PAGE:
As for Met5p, all the mutations are located in its C-terminus. Again, this is not surprising, because both flavin mononucleotide and iron–sulfur/siroheme binding sites, crucial for the activity of Met5p, are located in its C-terminus. Our results showed that one of the two mutations observed in the strain 1.1, Met5p G1115D, strongly impairs sulfite reductase activity, because the expression of a plasmid carrying this mutation was unable to complement the methionine auxotrophy of a strain lacking the MET5 gene, and showed a white phenotype in BiGGY agar. This mutation occurs in a residue that is highly conserved in the nitrite and sulfite reductase iron–sulfur/siroheme binding site, and leads to a nonconservative change of a neutral glycine by a negatively charged aspartic acid, which suggests that this mutation is likely to affect the enzyme activity.

The effect of the other mutation observed in strain 1.1, Met5p A979T, remains uncertain. It is likely that this strain still conserves some residual enzymatic activity, and this would explain why cells expressing this mutation eventually grow in liquid media without methionine. Although this residual activity might be enough to support growth in these conditions, no H2S could be detected on the plate assay. The combination of the individual effects of both Met5p A979T and G1115D mutations, present in different alleles in the 1.1 strain explain the particular phenotype of this strain, which produced white colonies on BiGGY agar and grew slowly in a liquid minimal media without methionine.

Our experimental results also showed that the Met5p E1356K mutation, the only mutation found in the 45.2 strain, leads to an impairment in the enzyme's activity. The expression of this mutation in BY4742Δmet5 cells showed exactly the same phenotype as the 45.2 strain, i.e. white colonies on BiGGY plates and methionine auxotrophy. This mutation occurs in a highly conserved residue, and leads to the nonconservative change of a negatively charged glutamic acid by a positively charged lysine. Glu1356 is located very close to the last of the four highly conserved cysteine residues, Cys1349, in nitrite and sulfite reductases. These cysteine residues are important for the enzyme's activity because they are involved in the covalent binding of the iron–sulfur center, and the last one also binds the siroheme group (Crane, 1995). We can hypothesize that a change in charge of the conserved Glu1356, in the proximity of the critical Cys1349, could lead to this impaired activity. In principle, the presence of the Met5p E1356K mutation in only one of the two alleles of MET5 will not be sufficient to justify the phenotype of the 45.2 strain, but after a closer examination of the sequences we found that this strain is not heterozygous for MET5. Therefore, the E1356K mutation is likely to have a dominant effect. It is possible that, as a result of the chemical mutagenesis procedure following the initial induction of a mutation in one allele, a loss of heterozygosity has occurred through mitotic gene conversion or mitotic crossover (Nakai & Mortimer, 1969; Hashimoto, 2005). Another option is that the part or even the whole X chromosome, which contains MET5 has been lost as a result of the mutagenesis procedure. Further analysis is required to confirm this hypothesis.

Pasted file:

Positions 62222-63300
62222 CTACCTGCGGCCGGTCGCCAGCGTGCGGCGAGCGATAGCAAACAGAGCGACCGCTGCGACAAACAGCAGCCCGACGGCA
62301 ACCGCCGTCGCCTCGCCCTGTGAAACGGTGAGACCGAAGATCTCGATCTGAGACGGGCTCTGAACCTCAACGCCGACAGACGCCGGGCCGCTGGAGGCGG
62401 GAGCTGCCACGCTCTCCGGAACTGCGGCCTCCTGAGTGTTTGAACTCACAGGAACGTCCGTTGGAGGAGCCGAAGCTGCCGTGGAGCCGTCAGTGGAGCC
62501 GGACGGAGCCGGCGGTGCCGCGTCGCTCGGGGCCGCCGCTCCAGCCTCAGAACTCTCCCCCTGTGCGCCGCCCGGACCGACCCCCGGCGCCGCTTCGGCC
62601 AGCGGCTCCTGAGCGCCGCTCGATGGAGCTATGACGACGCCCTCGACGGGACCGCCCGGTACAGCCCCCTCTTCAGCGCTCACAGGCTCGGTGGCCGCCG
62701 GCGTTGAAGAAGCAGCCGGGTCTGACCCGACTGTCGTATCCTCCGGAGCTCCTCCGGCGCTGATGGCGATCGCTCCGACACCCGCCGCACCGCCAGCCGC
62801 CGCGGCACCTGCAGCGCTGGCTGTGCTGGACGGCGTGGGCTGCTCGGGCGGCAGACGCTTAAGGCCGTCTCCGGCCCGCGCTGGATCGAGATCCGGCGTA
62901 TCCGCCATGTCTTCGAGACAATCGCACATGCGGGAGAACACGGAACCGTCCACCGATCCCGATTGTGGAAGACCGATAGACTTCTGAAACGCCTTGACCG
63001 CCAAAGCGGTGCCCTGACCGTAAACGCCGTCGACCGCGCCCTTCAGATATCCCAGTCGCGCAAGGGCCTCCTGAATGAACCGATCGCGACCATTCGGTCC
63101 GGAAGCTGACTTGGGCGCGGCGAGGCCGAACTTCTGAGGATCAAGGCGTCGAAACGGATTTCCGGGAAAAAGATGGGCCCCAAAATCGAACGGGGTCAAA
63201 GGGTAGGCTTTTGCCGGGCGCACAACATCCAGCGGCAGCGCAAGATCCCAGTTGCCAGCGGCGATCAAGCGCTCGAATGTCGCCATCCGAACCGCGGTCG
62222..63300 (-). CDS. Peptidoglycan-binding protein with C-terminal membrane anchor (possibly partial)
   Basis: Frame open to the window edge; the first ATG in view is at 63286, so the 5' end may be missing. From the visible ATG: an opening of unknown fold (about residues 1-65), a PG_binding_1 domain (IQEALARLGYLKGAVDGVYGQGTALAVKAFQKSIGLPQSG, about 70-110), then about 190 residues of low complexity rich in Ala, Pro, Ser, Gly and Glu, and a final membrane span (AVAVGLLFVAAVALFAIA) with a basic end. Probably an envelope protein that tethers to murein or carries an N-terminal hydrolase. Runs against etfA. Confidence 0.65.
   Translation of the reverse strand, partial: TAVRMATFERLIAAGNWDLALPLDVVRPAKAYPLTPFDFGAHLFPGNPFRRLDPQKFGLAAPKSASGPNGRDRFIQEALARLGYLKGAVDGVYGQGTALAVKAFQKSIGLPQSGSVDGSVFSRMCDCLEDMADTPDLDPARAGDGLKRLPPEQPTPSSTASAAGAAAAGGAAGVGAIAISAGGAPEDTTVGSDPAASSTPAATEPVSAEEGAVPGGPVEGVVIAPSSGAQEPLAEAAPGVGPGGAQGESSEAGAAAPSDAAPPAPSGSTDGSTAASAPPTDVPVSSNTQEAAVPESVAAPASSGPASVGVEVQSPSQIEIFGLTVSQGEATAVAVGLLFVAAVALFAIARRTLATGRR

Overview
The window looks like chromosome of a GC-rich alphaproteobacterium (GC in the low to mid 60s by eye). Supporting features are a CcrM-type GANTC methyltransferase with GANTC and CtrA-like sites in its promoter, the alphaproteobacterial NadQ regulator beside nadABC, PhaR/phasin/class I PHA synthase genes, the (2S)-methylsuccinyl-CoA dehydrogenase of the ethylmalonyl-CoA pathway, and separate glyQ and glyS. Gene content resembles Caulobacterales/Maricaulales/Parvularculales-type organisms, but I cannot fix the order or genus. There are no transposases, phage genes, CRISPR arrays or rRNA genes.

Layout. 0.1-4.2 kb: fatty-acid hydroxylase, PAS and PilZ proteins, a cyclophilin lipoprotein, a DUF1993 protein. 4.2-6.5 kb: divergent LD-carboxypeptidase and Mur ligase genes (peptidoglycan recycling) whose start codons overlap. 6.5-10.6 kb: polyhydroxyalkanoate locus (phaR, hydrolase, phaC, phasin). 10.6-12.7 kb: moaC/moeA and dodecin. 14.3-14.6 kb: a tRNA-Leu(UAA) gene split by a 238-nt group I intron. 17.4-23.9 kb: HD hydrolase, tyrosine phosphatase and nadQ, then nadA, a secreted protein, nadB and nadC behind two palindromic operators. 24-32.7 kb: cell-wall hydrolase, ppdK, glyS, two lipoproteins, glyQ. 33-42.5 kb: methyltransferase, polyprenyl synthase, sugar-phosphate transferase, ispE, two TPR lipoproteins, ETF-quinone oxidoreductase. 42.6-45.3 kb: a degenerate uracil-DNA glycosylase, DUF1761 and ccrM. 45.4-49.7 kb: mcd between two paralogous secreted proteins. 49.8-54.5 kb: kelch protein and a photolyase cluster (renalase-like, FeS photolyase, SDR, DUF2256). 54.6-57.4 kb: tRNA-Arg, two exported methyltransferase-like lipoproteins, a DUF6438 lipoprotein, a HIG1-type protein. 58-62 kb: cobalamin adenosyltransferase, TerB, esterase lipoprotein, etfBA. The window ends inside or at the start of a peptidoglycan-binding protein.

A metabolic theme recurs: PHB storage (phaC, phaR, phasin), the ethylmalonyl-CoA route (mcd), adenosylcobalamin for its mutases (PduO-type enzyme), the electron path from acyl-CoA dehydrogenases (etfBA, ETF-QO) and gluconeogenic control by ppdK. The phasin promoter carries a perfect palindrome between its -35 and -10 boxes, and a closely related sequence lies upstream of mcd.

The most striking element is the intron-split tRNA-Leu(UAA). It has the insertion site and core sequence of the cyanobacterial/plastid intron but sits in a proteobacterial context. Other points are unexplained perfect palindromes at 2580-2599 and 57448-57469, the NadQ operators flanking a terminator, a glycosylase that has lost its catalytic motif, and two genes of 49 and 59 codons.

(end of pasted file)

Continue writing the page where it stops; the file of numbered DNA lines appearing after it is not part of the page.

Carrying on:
From these results it is clear that further work is needed to understand the exact mechanism behind the low-H2S phenotype. Indeed, our aim is to conduct enzymatic test on some of the mutated versions of Met5p and Met10p.

Finally, this work clearly demonstrates that it could be possible to solve the age-old H2S problem in wine production, and possibly also in other alcoholic beverage production such as saké and beer. We showed that these strains could ferment high concentrations of sugar without obvious adverse effects on taste and quality. Currently, some of these strains are being patented and commercialized, and wine industry trials are underway in order to test their effectiveness in an industrial environment. Although there are some naturally occurring S. cerevisiae wine strains that could be classified as non-H2S producers (about 1%) (Zambonelli, 1984), we wanted to isolate a stable and non-genetically modified organism variant of the already low-H2S-producing strain, PDM, because this strain has good fermentation capacity and robustness. Furthermore, the mutations generated in our study are potentially different from the naturally occurring strains; therefore, more fundamental knowledge could be generated through the understanding of the nature and consequences of these mutations. Preliminary data from industrial-scale trials indicated that these strains are likely to pose a commercially viable solution to the H2S problem. Furthermore, producing wines free of H2S could eliminate the use of copper sulfate and potentially eliminate, or at least reduce the amount of diammonium phosphate used in the wine industry. Finally, H2S-free wines could be better suited for screw cap closures as these are known to have a tendency to produce, under certain circumstances, ‘mercaptan’-like off-flavors during storage. Future industrial-scale testing would confirm if this is the case.

Acknowledgements

The Australian Wine Research Institute, a member of the Wine Innovation Cluster in Adelaide, is supported by Australia's grapegrowers and winemakers through their investment body, the Grape and Wine Research Development Corporation, with matching funds from the Australian Government. A.G.C. is financially supported by Mauri Yeast Australia. We are grateful to Dr Vince Higgins from the University of Western Sydney for the pRS416 plasmid. We are also grateful to Drs Paul Chambers and Peter Costello for the discussions about the experiments, and to Drs Cristian Varela and Darek Kutina for their help with HPLC analysis of wine samples.

Footnotes

  • Editor: Ian Dawes

References

View Abstract